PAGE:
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Colorado Springs Spinal Decompression
1. When and why would someone use spinal decompression?
Spinal decompression is a computerized form of mechanical traction, approved by the Federal Drug Administration (FDA).
Traction is the literal language for what happens during a treatment and decompression is the metaphorical.
Traction (which is technically axial elongation resulting in intervertebral distraction) is necessary to allow decompression (reduction of pressure on the disc).
The FDA has disallowed the term spinal decompression, because there is no machine available on the market to measure the decompression during treatment. Of course, this does not mean that decompression does not happen. It just means it cannot be measured.
There have been many attempts to separate spinal decompression from its predecessor (traction), but these attempts were eventually charged by the FDA and Federal Bureau of Investigations (FBI) in 2007. The FBI raided the manufacturer of the DRX9000 (pictured above) in 2007, due to allegations of false advertising. Even one of their hired marketers was fined tens of thousands of dollars in Oregon.
Though the DRX sure looks slick, for this and several other reasons you will see below, we have stayed away from the DRX.
If you search hard enough, you will find mud on decompression. However, this does not mean it is not effective. It only means that its claims are likely overrated.
The concept of mechanical traction is not new, however the original concept has been greatly improved upon, both in the look and feel of the machine. Decompression tables can be therapeutic for many signs and symptoms, and for some, it truly is a "miracle cure."
To truly find out if spinal decompression can work for you, it is best to get MRI, which gives you a visual image of the disc. X-ray does not show the disc, though you can see if the space between the vertebrae have been lessened, which may indicate a "slipped" or herniated disc.
Despite some of the legal entanglements over particular companies advertising and terminology, decompression has produced results, and here are a few of the major signs and symptoms that can be helped by spinal decompression:
2. Does size matter? Why do some machines cost so much while others do not?
At the peak of the spinal decompression market, fancy models were sold to doctors for upwards of $150,000. That's steep! Due to a glut in the market and doctor's not able pay their bills, the decompression table market has fallen through the floor.
The original steep price forced these doctors to charge upwards of $150 per visit, but in order to do that, the machine had to look worthy of that kind of dough. That is why some of these machines, like the DRX9000 (photographed above to the left) look like they can launch you into outer space.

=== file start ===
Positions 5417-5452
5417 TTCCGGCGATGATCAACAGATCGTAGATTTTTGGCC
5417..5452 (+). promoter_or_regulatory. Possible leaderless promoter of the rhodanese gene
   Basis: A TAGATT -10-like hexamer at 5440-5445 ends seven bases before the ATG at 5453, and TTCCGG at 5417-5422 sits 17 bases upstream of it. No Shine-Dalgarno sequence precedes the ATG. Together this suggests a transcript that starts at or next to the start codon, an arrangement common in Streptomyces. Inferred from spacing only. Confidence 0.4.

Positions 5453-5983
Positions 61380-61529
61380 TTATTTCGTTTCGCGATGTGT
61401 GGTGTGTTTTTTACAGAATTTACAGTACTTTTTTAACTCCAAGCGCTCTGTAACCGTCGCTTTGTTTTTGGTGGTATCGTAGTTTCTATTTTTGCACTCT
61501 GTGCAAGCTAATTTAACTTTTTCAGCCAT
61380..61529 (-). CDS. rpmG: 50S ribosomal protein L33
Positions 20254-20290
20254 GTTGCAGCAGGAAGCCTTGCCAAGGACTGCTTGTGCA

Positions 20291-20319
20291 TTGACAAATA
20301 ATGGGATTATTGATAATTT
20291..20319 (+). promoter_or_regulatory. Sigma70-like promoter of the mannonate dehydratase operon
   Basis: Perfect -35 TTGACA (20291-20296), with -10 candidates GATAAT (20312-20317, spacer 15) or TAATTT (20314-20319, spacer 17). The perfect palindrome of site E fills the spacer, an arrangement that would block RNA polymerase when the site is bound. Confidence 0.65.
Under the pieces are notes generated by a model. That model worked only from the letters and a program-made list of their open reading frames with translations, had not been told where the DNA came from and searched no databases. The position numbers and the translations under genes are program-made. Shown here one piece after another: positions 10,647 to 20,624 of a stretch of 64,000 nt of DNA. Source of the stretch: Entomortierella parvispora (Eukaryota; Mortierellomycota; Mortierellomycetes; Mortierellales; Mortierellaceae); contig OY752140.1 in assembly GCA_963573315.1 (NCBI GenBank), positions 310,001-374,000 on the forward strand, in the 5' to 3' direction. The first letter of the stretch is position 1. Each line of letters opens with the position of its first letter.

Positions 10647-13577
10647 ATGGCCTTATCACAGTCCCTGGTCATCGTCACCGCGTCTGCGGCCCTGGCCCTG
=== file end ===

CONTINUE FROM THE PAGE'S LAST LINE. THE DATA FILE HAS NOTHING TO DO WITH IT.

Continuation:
The reality is that some of the less fancy models, which often cost the patient 50-75% less per treatment (like the model shown to the right), do a better job because they are more adjustable and you can put the patient into various positions while doing traction, rather than just flat on their backs.
3. Who is qualified to operate these machines? Aren't they dangerous?
As with most things, if the doctor knows what they are doing, and they have properly diagnosed the symptoms, then spinal decompression is likely not dangerous. But, that is a big "IF."
The ugly truth is that a non-certified assistant can operate these things, even if the doctor is not certified. There are several organizations that certify via 3-4 day seminars, but not all doctors get certified, especially if they have purchased their machine in the secondary resale market.
4. Is spinal decompression a miracle cure, or are their other ways to do the same thing?
There are several techniques that can help the same symptoms that spinal decompression addresses. And sometimes, spinal decompression doesn't help while these others do.
Core strengthening and stretching alone have helped low back, herniated disc sufferers.
Simple yoga poses have helped patients.
FDA-approved cold laser therapy, like our MicroLight 830, has helped reduce pain symptoms.
Chiropractic adjustment has done wonders for many patients where spinal decompression hasn't (and vice versa).
Physiotherapy, exercises and soft tissue/muscle work has helped some too.
So, don't feel cornered into spinal decompression; especially not a gigantic care plan (sometimes upwards of $5,000 - $6,000) without knowing your options and exploring them. We have literally seen a simple yoga stretch help a patient after they had already spent $2,500 on decompression at another clinic.
We do offer spinal decompression in Colorado Springs at our clinic, but it is not a one-size-fits all treatment. We chose to purchase and use what we believe to be the most capable and affordable spinal decompression table on the market, so that we can pass those savings onto our patients. That way, we aren't burdened with debt, and you aren't either.